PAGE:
• Hospice – My transfer between departments (from hospital to hospice) has been a little messy. But damn, do I love hospice nursing. It is physically, mentally, and emotionally hard as hell. But rewarding as hell too. What a privilege to be part of such an intimate part of people’s lives. To be trusted and counted on to give comfort. It’s why I became a nurse, all rolled into one incredible job.
  • Hem/Onc – I have yet to start orienting on the floor but general orientation has gone quite well. I feel welcomed already. The whole health system seems to be built on a foundation of gratitude, which is really encouraging. When I mentioned to the manager that I was hoping to travel over part of the holidays to see my family, she had our scheduler email me so that we could work out my holiday shifts. In September. Before I had even officially started working. I think I will learn a lot here. Plus, they’re going to cross-train me to the bone marrow transplant unit so I can float both places. The nerd in me is delighted.
  • Teaching – I adore this job. I adore watching nurses-to-be grow and push themselves. I am refreshed by their energy and their positive outlook. I am inspired by our post-conference discussions. I feel like I get to relive The Makings of a Nurse  every day I am with them. What an incredible journey.

I’ve been reminded again and again this month why I chose this profession…or why this profession chose me. Through all of the frustrations and health setbacks, I get to go to bed every night thankful for what I do.


Ready for Fall

Last time I lived in North Carolina, back in my college days, migraines were not a part of my life. No, those little bastards didn’t show up until nursing school.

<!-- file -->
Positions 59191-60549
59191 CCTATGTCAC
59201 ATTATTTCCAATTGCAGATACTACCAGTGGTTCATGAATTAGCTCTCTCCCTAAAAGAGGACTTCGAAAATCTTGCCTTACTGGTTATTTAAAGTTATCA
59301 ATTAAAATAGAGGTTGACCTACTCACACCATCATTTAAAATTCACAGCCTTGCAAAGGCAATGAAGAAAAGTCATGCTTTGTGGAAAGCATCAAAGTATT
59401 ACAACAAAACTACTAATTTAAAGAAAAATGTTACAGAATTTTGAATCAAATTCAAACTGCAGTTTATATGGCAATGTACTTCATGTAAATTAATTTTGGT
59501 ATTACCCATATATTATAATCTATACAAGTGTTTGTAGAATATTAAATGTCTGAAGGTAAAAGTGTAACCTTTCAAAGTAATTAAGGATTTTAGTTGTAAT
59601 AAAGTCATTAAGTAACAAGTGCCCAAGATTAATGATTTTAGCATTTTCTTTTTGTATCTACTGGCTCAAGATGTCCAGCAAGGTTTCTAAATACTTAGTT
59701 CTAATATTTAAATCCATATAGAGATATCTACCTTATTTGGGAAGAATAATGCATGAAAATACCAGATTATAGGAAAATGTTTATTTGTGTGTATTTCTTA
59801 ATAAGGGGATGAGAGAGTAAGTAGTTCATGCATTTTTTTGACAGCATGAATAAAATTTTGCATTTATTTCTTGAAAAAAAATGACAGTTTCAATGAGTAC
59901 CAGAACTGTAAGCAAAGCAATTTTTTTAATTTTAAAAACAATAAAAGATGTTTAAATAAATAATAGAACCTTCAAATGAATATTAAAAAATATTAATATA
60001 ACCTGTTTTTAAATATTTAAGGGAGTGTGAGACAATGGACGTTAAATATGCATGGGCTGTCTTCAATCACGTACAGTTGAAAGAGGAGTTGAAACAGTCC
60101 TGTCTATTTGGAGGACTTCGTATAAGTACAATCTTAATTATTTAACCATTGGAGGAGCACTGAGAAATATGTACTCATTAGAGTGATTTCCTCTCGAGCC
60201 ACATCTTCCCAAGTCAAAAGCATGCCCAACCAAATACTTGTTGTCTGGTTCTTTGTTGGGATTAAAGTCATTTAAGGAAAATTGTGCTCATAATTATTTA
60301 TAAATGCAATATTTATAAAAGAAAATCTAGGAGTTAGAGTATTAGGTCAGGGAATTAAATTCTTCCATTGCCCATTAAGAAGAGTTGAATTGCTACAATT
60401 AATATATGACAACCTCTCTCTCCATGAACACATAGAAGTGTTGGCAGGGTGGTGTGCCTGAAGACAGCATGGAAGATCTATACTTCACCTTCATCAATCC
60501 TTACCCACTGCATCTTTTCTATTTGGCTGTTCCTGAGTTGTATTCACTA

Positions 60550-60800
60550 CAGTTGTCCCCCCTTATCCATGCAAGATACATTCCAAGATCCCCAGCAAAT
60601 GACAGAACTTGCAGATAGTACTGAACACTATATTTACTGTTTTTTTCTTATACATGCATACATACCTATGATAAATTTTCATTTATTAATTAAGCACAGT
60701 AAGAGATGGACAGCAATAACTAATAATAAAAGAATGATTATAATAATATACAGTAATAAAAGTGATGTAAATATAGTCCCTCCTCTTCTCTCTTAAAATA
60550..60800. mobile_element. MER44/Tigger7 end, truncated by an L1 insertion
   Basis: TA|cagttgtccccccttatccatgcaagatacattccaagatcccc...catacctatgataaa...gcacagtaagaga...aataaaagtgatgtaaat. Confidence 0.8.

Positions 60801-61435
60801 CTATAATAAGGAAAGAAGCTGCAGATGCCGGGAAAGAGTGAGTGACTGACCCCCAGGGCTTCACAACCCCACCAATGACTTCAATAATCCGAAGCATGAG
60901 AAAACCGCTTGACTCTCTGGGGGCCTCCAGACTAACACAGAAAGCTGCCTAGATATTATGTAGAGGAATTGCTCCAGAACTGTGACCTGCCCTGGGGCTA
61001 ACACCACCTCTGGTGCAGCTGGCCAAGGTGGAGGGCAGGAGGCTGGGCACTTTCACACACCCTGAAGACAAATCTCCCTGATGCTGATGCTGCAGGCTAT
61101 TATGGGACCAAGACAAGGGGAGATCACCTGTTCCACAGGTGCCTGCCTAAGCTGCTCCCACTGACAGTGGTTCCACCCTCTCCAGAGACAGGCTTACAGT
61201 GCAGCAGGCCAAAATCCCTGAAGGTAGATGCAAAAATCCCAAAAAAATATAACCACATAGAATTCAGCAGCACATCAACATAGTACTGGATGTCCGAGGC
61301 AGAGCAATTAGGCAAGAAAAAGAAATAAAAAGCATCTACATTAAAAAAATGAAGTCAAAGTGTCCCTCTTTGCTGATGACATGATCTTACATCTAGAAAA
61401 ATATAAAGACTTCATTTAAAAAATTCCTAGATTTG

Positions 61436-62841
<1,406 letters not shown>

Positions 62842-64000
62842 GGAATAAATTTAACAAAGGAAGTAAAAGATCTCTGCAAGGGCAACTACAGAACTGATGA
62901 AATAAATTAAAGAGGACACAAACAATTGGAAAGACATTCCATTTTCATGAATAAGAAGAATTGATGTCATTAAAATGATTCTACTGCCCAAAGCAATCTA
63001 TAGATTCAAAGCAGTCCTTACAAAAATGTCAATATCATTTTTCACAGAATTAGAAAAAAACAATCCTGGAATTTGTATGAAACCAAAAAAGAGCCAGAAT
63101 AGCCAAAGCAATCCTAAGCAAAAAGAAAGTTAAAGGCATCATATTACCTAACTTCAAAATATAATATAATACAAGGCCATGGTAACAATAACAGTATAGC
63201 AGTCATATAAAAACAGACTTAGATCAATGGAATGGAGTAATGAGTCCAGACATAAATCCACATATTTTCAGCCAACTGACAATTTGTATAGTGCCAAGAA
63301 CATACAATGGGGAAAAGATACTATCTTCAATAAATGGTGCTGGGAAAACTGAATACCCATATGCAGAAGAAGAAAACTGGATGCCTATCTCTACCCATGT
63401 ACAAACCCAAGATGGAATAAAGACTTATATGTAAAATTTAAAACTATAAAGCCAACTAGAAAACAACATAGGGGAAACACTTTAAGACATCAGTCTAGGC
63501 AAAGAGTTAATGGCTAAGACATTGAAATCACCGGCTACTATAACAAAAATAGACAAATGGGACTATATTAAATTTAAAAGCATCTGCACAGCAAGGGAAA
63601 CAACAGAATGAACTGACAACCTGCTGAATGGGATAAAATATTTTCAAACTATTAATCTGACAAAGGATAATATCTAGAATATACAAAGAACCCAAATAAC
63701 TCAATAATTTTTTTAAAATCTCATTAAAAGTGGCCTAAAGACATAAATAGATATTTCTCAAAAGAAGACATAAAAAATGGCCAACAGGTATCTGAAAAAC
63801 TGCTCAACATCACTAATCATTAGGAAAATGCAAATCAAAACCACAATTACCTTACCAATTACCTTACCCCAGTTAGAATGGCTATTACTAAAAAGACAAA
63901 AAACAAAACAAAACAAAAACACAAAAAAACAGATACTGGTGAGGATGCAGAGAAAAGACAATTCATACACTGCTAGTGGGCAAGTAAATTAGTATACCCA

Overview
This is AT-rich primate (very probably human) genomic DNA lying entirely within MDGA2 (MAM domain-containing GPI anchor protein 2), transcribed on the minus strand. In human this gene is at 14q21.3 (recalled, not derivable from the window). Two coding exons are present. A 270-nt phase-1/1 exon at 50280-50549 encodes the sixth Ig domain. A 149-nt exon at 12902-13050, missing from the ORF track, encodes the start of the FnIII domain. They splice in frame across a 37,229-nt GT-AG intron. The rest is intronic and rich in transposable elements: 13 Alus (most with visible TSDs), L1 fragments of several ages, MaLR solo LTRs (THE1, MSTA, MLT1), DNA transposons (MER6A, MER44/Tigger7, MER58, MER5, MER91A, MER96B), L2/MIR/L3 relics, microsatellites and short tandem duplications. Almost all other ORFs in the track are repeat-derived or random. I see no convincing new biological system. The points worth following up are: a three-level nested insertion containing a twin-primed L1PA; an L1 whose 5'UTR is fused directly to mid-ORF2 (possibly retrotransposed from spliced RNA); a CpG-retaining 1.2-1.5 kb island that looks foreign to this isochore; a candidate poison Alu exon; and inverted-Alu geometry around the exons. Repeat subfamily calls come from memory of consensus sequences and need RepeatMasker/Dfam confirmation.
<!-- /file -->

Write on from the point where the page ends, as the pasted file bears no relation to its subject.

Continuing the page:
I have been able to identify a number of migraine triggers over the years: red wine (sob), dark liquor (sniffle), sleep/wake cycle issues, fatigue, menstrual cycles. But as I’ve started to document and track my attacks this summer, I’ve noticed a disturbing trend, considering where I live and will continue to live for the next few years:

Humidity is a bitch for migraines.

This really sucks, because if you’ve ever been to the southeastern U.S., you know that between late May and early September, stepping outside is akin to stepping into a sauna. It can be enough to land me in bed for the rest of the day. A friend of mine who has a neurological disorder of her own likens it to wearing an iron jumpsuit while treading water. Yep.

This past week, I got a little desperate. Despite switching to day shift for the last month of my current job, I’ve been extremely uncomfortable. After living with pain on an almost-daily basis for three weeks and being unable to get in to my neurologist for a nerve block “tune up” (they’re as fun as they sound), I gave in and did something I said I’d never do again. I got my butt to an emergency room.

Three hours and $250 dollars later, I was feeling drowsy but much, much better. The ED I live near has a standard migraine cocktail of IV medications that doesn’t involve opioids, hallelujah. My own hospital could learn a thing or two about this practice. Unfortunately a fluffy dehydrated woman in pain does not make for easy intravenous access, and I ended up with an IV in the most uncomfortable spot ever:




Despite the discomfort, I took a deep breath and tried to snooze for a bit. After a fluid bolus and pushes of Toradol, Reglan and Benadryl, I felt like a new person. I was even able to wake up at five o’clock the next morning and go to work with zero pain, for the first time in months.

I know it was a quick fix and I’m already starting to feel worn down again. Which means it was a very expensive short-term solution. But when you’re chronically hurting, a day without pain is a gift.

I have a follow-up with my neurologist in a few weeks. I’ve taken some personal and professional steps toward a better-balanced life. I’ve utilized complementary medicine and researched evidence-based naturopathic options. But I think I need to get serious. My home has turned into a pharmacy and I’m at the end of my rope.  This summer we started discussing a couple of chronic management options: Botox injections or a new treatment called a SphenoCath. It may be time.

But in the meantime, I can’t wait for the air to get crisper and the leaves to start falling. Maybe then I’ll get a little relief. Another reason to love my favorite season!

P.S. Steve gets husband of the year award! He drove me there and sat in a dark room with me (meaning he couldn’t read) while I got pumped full of fluids. What a keeper. :-)